Fifty years on, after circumnavigating the marble columns of the Lincoln Memorial, diffusing the sticky humidity of Montgomery and fortifying the granite foundation of Marsh Chapel, the words of Dr. Martin Luther King, Jr. reverberate just as loud as ever. Arguably the most iconic orator in modern history, King, his speeches and his ideologies still resonate within millions, as made apparent by the love that poured out for King during the 50th anniversary celebration of the 1963 March on Washington in August.
The affection much of the world holds for Dr. King makes Brandon Dirden’s job difficult. Dirden stars as King in All The Way, a play documenting the social and political transformations of the 1960s that opens at the Loeb Drama Center in Cambridge on Sept. 13. Dirden will star alongside TV megastar Bryan Cranston, who will play President Lyndon Johnson, and This Is Spinal Tap favorite Michael McKean as J. Edgar Hoover.
In an interview with The Daily Free Press, Dirden spoke reverently of All The Way as a “living document” for a “complicated” era. But even with the opportunity to play a personal hero among such talent, Dirden admitted that he initially hesitated to step into the shadow of an American icon.
“Everybody has an ingrained image of who this man was: His voice, his look, his cadence, his speeches,” Dirden said. “And in one way, as an actor, I have to honor that. But, there’s absolutely no way I am going to be able to do a perfect imitation … and I don’t think it would service the play.”
Instead, Dirden explained his preparation for the role, in which he strove to capture King’s “essence” — the identifiable core of the Civil Rights leader – even if it meant viewers not recognizing Dirden onstage. When asked to choose one word to describe the essence of King, Dirden immediately answered “faithful.”
“I think King was operating on a higher plain of faith than most of us can even fathom,” Dirden said. “The faith that change can happen, the faith that we can mobilize our community … that thousands and thousands of people are going to listen to you and that it will affect change, that is a mindboggling amount of faith.”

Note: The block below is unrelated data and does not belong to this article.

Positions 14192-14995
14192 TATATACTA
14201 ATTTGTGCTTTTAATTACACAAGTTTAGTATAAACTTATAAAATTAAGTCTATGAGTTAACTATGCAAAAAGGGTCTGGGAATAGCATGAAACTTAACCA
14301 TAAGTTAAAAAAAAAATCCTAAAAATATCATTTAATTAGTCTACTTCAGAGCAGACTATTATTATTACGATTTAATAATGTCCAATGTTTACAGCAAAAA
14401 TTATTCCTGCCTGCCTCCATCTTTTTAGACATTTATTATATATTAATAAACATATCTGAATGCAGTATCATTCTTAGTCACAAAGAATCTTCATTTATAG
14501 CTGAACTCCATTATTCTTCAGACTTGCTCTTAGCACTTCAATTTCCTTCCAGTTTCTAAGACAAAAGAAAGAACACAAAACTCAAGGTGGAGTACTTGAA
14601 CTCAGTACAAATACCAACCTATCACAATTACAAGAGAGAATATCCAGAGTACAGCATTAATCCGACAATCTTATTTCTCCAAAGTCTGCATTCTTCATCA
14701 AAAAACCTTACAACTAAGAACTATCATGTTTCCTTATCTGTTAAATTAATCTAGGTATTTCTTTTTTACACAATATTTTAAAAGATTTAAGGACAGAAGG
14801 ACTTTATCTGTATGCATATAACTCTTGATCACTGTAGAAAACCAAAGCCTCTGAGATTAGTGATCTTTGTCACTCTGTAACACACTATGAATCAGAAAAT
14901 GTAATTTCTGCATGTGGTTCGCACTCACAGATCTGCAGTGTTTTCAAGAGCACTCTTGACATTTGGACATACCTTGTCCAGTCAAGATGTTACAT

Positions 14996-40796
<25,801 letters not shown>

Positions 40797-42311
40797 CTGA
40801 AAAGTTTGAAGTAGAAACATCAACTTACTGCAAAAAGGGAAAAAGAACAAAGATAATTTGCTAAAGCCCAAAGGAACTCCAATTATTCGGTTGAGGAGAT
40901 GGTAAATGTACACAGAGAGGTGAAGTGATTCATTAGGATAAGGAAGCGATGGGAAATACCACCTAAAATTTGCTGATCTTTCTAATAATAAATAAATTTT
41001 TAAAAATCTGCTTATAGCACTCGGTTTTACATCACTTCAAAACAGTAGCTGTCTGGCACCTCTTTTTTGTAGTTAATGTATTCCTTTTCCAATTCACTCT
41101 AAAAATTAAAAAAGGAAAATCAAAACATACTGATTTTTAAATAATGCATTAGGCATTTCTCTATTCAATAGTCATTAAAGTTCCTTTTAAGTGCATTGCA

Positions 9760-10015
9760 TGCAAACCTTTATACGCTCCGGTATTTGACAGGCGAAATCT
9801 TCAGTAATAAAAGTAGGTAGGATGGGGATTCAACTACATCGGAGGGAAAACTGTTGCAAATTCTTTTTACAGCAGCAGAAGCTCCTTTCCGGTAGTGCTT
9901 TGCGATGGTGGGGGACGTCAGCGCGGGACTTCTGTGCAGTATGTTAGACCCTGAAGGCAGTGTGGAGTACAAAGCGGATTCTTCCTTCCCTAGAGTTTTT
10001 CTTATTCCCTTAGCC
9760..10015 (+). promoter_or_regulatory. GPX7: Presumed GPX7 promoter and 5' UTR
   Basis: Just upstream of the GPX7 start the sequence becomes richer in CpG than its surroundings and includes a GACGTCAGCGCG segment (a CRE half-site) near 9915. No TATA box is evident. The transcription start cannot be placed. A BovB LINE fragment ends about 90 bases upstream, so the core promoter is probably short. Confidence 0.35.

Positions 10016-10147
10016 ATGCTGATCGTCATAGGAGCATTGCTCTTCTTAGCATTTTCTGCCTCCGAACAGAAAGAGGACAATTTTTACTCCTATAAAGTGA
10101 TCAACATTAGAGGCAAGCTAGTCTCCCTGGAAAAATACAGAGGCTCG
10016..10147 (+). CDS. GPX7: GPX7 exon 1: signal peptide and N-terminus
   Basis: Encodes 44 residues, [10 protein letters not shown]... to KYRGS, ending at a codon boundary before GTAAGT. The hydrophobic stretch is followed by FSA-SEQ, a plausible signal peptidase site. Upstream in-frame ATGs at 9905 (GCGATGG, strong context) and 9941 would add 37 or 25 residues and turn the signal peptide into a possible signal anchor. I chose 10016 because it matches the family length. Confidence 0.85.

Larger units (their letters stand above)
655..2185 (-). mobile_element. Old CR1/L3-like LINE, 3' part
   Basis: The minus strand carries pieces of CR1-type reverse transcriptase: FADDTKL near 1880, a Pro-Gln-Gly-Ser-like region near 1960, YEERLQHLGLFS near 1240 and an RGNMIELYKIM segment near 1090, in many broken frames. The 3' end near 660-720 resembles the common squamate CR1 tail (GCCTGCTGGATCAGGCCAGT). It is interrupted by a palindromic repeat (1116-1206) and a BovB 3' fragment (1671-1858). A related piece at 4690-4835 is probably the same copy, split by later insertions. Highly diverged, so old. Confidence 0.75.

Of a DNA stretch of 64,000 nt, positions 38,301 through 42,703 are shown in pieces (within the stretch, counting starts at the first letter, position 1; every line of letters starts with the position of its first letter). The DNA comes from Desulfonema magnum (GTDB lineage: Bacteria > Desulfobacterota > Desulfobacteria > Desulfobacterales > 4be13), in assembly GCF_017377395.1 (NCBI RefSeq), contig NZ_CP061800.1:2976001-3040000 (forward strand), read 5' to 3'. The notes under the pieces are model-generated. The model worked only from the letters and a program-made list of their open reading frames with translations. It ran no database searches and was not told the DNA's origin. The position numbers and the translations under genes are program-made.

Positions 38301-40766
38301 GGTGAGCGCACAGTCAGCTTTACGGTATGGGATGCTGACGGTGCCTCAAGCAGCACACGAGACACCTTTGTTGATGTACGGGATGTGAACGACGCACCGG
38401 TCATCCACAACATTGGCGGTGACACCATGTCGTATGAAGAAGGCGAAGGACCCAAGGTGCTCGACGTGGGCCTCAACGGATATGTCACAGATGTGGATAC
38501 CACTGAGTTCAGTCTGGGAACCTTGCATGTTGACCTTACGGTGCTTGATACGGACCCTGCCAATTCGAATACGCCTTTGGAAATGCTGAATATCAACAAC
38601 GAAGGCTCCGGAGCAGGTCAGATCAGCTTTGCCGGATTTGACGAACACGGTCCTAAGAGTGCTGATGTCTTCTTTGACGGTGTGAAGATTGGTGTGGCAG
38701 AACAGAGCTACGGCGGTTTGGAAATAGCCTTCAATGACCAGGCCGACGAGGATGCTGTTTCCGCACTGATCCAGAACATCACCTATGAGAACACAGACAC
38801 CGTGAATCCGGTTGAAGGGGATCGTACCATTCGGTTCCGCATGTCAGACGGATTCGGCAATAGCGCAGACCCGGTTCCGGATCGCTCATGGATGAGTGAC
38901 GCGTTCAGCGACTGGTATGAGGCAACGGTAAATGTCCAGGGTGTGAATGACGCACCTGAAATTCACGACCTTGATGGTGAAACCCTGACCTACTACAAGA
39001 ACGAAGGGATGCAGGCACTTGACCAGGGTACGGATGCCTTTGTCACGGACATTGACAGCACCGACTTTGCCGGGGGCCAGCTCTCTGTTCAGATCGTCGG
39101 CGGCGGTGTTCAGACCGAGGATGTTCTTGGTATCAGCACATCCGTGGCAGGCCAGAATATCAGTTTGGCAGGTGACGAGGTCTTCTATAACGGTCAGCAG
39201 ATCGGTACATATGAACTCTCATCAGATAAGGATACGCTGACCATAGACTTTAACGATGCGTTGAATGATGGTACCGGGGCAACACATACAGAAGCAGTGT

Despite the burden of accurately portraying such an iconic figure, Dirden spent years attempting to absorb King’s essence. As a graduate of Morehouse College — King’s undergraduate alma mater — Dirden said the icon’s legacy was invoked daily and was inescapable. In fact, Dirden explained that at Morehouse College, students are constantly challenged to “raise the crown,” or to go beyond the great works of their predecessors.
“We wear the crown, but you supersede that, you raise the bar, you make the crown even higher for men to aspire to wear,” Dirden said. “[King] was certainly a huge inspiration for all of us at Morehouse … you felt like you were part of a really special purposed society. It was a challenge … to go make the world better in whatever way you can.”
In taking on the role of King in All The Way, Dirden said he saw his own opportunity to “raise the crown.” While he acknowledged that not everyone could organize a civil rights movement, Dirden said he believes sharing King’s essence with audiences may help “expose humanity for what we are so that hopefully, we can become better people for it.” In the same way, Dirden urged that All The Way is not a “history lesson,” but rather a piece of theater that “lives and breathes” as it teaches.
“There’s still a lot of work to be done,” Dirden said. “I think that even though All The Way plays in the past, we’re going to see a lot of ourselves.”
While the Loeb Theatre in Cambridge is a sizeable venue, Dirden admitted that his depiction of King will never move as many listeners as King himself had on the Washington Mall that fateful August day. Still, on his smaller stage, Dirden said he hopes All The Way will empower viewers to endeavor for good because, as history shows, a movement can start with just the faith of a single individual.
“Hopefully, by seeing the performance, you will see that even though you are flawed … you still have the ability to do extraordinary things through faith, through belief,” he said. “You have the power to affect people in ways you never knew possible.”